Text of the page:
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The Battle for the Mind of the Commuter : Transit: No matter which options we build, relieving congestion depends on changing driver habits.

July 22, 1990|William Fulton | William Fulton is editor of California Planning & Development Report, a monthly newsletter based in Ventura

Last week, two transportation events dominated Los Angeles' headlines and evening news programs. One was the opening of the first rail transit line in the region in almost 30 years; the other, a dramatic change in people's commuting habits that averted major traffic congestion. Unfortunately, the two stories were unconnected.

On Monday, close to 15,000 people rode the Los Angeles-to-Long Beach "Blue Line," marking the beginning of a new era in rail transit in Southern California. That same day, the expected nightmarish traffic tie-up in downtown Los Angeles--created, ironically, by a freeway closure resulting from a fire in a Metro Rail tunnel--never materialized, because thousands of commuters adjusted their schedules and routes to avoid it.

The proximity of these two events points up an important fact about commuting in Southern California: No matter what kind of transit alternatives we build, our ability to manage mobility and reduce congestion ultimately depends on the willingness of individuals to change their habits. As any advertising expert will tell you, you can't persuade people to alter their behavior unless you understand what motivates them. But instead of concentrating on this fact, we are losing sight of it in the hoopla over the new rails.

As our rail transit lines open one by one--the Blue Line this year, the Metro Rail subway in 1993 and so on--each will receive a blizzard of publicity, and each will be under tremendous pressure to perform well immediately to prove that the multibillion-dollar public investment was worthwhile. In each case, the transit agencies will put out inflated ridership forecasts. And then the cabal of rail skeptics will run the projects down when actual ridership falls short of forecasts, saying that all the massive project has done is transfer bus riders to rail lines. But this short-sighted debate misses the point.

The Blue Line, for example, will not make a dent in the city's traffic problems in the foreseeable future. But it should probably not be held to such a standard because its importance--indeed, its reason for being--is symbolic. The line's chief attribute is not its location or its potential ridership, but that it could be built cheaply and quickly. The Blue Line was used to prove that a rail project could be built in Los Angeles--and so it was built. On these terms, it is a success. Hooray. To expect any thing more at this point is ridiculous.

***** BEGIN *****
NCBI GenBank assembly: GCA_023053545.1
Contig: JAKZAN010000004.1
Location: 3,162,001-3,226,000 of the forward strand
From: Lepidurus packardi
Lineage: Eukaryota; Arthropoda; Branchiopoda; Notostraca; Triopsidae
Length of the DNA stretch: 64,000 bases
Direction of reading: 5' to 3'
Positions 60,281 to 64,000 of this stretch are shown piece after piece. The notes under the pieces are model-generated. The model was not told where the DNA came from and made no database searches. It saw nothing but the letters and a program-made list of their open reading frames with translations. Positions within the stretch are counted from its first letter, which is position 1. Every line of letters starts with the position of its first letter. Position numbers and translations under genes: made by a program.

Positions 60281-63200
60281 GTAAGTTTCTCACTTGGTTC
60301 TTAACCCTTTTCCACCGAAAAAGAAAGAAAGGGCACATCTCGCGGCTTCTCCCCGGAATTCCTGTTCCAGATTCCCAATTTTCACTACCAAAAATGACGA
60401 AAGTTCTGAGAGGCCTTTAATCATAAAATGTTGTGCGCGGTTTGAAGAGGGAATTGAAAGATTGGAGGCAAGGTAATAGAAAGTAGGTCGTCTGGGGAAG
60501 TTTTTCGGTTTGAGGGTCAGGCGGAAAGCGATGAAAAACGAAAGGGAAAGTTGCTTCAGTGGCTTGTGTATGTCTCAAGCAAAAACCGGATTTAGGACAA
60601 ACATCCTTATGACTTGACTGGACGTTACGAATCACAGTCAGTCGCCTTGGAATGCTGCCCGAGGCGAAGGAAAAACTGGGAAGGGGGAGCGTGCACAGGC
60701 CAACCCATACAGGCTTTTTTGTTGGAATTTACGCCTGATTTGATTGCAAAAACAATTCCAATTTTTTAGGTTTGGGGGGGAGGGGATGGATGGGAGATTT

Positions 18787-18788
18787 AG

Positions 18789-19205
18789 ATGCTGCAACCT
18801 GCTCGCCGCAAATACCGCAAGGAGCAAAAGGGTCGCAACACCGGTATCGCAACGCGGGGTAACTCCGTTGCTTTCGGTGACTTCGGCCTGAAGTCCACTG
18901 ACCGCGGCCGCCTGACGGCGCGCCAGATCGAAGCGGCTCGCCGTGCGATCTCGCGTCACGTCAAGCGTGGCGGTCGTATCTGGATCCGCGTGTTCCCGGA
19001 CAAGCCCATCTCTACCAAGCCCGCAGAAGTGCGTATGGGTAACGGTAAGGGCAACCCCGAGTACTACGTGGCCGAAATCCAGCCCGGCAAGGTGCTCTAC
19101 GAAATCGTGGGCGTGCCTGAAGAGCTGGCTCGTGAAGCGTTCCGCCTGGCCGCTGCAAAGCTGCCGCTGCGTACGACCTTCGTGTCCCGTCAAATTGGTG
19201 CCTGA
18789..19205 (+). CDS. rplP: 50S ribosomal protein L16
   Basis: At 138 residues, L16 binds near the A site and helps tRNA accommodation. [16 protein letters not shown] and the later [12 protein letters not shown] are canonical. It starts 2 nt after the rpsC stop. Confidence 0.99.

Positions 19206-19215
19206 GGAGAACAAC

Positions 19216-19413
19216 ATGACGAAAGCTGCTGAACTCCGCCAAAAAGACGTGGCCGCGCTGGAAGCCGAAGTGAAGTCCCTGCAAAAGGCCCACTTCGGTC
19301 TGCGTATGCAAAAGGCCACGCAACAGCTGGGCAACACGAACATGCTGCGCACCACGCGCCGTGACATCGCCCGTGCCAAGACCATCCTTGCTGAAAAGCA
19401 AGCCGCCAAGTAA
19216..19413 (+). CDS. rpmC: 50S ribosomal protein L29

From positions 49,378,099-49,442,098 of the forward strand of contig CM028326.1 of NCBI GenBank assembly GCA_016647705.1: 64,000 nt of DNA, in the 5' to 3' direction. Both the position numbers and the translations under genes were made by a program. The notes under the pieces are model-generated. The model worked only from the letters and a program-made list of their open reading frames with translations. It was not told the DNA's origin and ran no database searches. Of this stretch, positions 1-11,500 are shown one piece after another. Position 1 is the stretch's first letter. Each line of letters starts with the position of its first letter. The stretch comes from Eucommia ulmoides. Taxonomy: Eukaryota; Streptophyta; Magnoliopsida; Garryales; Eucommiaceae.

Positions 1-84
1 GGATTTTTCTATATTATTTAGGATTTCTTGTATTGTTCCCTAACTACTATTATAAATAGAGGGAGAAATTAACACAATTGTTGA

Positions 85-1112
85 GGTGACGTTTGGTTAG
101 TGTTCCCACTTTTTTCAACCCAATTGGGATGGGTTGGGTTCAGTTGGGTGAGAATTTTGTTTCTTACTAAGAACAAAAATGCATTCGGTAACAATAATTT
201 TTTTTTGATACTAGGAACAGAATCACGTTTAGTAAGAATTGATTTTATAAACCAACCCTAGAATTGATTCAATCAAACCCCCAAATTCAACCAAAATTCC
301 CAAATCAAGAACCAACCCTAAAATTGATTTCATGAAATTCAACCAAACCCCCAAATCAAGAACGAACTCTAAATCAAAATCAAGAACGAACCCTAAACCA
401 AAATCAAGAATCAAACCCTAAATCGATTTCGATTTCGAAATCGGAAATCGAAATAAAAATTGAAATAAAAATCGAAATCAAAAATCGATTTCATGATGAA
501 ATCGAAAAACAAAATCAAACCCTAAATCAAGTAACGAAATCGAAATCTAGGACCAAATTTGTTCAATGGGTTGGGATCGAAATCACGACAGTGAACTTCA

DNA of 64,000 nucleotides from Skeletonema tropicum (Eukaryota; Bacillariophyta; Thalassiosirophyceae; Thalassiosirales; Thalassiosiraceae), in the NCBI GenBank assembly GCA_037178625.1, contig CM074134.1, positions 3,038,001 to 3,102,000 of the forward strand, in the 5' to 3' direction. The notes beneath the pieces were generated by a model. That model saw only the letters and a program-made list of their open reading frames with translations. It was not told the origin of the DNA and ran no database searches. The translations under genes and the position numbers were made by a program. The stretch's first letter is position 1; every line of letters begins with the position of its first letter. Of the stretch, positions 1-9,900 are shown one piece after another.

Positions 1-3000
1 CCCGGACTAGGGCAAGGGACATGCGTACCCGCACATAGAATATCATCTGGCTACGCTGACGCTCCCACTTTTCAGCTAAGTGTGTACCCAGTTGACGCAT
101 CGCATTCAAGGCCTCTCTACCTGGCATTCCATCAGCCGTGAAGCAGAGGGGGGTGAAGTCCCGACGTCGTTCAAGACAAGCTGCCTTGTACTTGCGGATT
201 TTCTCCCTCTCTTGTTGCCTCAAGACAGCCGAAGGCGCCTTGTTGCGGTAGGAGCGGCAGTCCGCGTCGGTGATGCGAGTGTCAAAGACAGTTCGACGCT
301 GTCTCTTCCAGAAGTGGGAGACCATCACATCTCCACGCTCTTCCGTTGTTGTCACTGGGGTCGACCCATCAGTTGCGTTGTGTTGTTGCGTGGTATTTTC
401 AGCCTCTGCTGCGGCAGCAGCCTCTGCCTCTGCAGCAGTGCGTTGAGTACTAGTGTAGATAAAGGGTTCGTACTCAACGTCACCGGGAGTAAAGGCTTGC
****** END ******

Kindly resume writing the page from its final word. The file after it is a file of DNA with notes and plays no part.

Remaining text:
For close to 70 years, the city has been building itself away from rail-commuting patterns. The Blue Line is merely the first step in re-orienting the city to rail commuting. Considering all the places in the city a commuter cannot travel to on our new rail transit system, it will be amazing if anyone rides it.

This is not to say the Blue Line represents a wasted billion dollars of public funds. It doesn't. But, as befits such a large public investment, it will take a generation for us to reap all the rewards. During the next 20 years to 30 years, several more rail lines will be constructed in the Los Angeles area. It will be possible to be mobile in this sprawling region--at least to some extent--without a car.

But construction alone won't guarantee success. What will make the difference between success and failure of the rail transit system is people's attitudes. Whenever some disaster like the tunnel fire motivates people to change commuting habits, hopeful transportation planners cite it as evidence that the city's endemic traffic congestion can be alleviated. The misty, nostalgic vision of free-flowing traffic during the 1984 Olympics is usually used to bolster the argument. Actually, the traffic situation surrounding the Olympics and the Metro Rail freeway closures proves the opposite: Angelenos are so reluctant to change their habits that only a call to arms in an emergency situation--the moral equivalent of war--can cause any improvement. The rest of the time, people could care less.

Unfortunately, transportation officials cannot arrange a world-class disaster or emergency every day of the week. So they should be concentrating on how to change people's attitudes--especially, the attitudes of middle-class commuters most likely to cause congestion and smog by driving to work alone. In this regard, the Blue Line as a symbol may turn out to be less than a success, simply because it runs through the city's poorest neighborhoods.

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